Two emblems of the Vail Valley - the Clock Tower with the Gore Range in the background

Vail is a U.S. ski resort town set in the Rocky Mountains. Vail is located in the Northwestern region of the state of Colorado. It is 100 miles west of Denver and 35 miles (56 km) east of Eagle.


Roughly Vail is divided into four zones; West Vail, Vail Village, Lionshead, and East Vail.

Get in

By car

I-70 is a direct route into Vail. It's exactly 100 miles from Denver, and about 130 miles from Denver International Airport.

During peak times, I-70 can get very congested and it is not unheard of for a trip from Vail to Denver to take 3 hours or more. Peak times are weekend afternoons (2PM-6PM) both in the summer and winter. Plan accordingly and either leave in the morning, or leave Vail after 5PM in the winter. If you do leave after dusk, however, be warned that road conditions can get icy. If you are from a major metropolitan area, the drive may also seem very dark to you with virtually no highway lighting and no reflectors on the roadway. Due to the darkness, high beam laws are often ignored. You can get a snapshot of travel conditions on the Colorado Highway Patrol web site .

If you are not experienced with winter driving conditions, you may want to think twice about travelling to Vail by rental car. Although most of the time you'll find the highway dry and perfectly fine, when it snows the road can get nasty. The ride from Denver takes you from 5,280' to the Eisenhower pass/tunnel at over 11,000'. After a steep drop to Silverthorne at 8,750' I-70 winds through Officer's Gulch which is notorious for black ice conditions, high winds and white out conditions when the weather is severe. I-70 then climbs over Vail Pass at 10,650' before the drop to the Vail Valley floor at 8,120'. If you are uncomfortable driving in the severe conditions that may occur on this drive, it is recommended that you spend a little extra money and employ one of the private charter services available in the Vail Valley. Note that although some Denver based companies also offered chartered service to Vail, their drivers often have limited experience in severe weather. Many Denver charter companies also use all season tires in the winter. If you do a little research, you should be able to find a reputable Vail based company that uses studded snow tires during the winter.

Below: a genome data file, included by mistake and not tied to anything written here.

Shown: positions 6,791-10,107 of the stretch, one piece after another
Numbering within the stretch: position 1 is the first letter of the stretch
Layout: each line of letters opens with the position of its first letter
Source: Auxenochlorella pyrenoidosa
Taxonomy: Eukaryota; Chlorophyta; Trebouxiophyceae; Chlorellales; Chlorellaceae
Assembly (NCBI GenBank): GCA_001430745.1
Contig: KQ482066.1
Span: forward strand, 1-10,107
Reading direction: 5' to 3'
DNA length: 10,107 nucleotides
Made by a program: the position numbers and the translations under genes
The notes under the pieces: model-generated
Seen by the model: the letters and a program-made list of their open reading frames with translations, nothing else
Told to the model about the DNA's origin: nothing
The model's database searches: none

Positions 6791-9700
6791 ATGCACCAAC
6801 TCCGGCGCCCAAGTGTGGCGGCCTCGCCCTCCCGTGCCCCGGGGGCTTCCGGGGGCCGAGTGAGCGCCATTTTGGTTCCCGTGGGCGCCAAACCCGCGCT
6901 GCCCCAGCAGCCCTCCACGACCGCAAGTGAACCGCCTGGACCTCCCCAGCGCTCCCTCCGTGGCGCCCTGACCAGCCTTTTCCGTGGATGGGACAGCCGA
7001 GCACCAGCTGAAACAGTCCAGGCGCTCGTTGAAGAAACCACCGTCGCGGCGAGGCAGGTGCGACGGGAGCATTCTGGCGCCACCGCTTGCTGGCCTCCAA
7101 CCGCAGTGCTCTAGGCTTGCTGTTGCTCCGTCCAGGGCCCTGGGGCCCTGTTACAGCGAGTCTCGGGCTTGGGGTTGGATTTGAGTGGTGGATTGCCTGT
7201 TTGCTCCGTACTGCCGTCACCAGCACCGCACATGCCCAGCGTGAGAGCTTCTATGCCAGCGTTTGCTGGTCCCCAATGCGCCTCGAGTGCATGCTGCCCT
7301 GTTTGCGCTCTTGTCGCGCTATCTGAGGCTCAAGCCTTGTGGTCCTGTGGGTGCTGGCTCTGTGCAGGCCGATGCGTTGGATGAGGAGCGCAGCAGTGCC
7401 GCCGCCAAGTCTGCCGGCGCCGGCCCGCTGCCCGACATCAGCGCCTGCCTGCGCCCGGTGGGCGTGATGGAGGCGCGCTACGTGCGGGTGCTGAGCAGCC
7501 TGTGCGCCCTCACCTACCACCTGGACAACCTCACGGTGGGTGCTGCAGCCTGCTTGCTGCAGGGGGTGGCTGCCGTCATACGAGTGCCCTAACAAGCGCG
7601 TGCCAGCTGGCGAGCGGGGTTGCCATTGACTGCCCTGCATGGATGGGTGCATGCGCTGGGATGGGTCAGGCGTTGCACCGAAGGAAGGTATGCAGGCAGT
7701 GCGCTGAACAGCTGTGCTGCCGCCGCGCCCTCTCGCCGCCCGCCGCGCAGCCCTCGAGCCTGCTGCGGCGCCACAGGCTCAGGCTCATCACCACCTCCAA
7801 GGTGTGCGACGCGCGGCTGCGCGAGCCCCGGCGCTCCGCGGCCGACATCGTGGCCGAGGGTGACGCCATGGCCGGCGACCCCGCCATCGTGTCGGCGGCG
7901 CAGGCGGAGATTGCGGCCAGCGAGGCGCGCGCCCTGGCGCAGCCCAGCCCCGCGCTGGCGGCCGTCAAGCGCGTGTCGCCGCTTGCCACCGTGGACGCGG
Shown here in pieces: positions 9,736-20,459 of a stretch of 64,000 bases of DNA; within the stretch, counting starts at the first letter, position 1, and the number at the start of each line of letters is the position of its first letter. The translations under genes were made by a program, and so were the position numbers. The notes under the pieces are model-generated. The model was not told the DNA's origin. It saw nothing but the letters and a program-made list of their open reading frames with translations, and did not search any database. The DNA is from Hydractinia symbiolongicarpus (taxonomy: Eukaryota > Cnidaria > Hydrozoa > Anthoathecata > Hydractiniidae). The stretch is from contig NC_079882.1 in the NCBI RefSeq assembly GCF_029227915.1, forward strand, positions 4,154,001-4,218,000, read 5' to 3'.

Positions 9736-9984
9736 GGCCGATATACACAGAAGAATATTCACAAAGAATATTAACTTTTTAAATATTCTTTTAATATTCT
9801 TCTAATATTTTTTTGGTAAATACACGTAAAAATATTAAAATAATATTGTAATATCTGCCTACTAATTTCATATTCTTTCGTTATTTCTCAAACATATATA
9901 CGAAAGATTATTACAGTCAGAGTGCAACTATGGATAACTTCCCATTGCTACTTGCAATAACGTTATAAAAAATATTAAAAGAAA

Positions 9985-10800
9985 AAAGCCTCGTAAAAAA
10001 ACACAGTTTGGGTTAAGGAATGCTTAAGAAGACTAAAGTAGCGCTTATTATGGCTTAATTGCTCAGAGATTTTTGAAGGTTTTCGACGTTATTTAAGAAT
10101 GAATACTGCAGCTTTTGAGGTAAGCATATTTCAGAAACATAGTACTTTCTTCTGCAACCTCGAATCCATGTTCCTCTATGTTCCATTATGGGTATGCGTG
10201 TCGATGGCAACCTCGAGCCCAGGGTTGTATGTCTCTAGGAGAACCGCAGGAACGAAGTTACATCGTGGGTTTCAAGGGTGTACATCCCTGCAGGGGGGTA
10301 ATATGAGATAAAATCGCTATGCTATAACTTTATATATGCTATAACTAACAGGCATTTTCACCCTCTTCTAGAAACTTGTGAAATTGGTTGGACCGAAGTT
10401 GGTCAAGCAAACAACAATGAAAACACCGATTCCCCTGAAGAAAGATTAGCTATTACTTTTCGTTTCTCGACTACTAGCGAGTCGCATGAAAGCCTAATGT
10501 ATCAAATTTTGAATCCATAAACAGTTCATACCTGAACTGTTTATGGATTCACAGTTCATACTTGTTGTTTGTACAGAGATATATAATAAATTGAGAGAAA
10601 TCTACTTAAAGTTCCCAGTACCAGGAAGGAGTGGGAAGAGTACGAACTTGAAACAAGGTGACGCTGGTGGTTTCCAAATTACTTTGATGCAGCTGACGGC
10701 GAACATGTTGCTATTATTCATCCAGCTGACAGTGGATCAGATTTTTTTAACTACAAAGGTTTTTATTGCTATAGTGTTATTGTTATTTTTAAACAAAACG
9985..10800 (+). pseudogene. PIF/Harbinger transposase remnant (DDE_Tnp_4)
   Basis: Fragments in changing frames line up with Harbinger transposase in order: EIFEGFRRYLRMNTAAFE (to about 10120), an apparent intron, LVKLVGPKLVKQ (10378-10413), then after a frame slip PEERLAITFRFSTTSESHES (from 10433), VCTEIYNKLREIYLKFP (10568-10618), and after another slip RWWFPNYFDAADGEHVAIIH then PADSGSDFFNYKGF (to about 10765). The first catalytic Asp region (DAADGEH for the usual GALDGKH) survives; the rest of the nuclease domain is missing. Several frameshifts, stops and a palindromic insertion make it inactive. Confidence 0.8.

Scheduled and chartered services are available from Denver International Airport and Eagle County Regional Airport.

Champagne Powder Day on Vail Mountain

By plane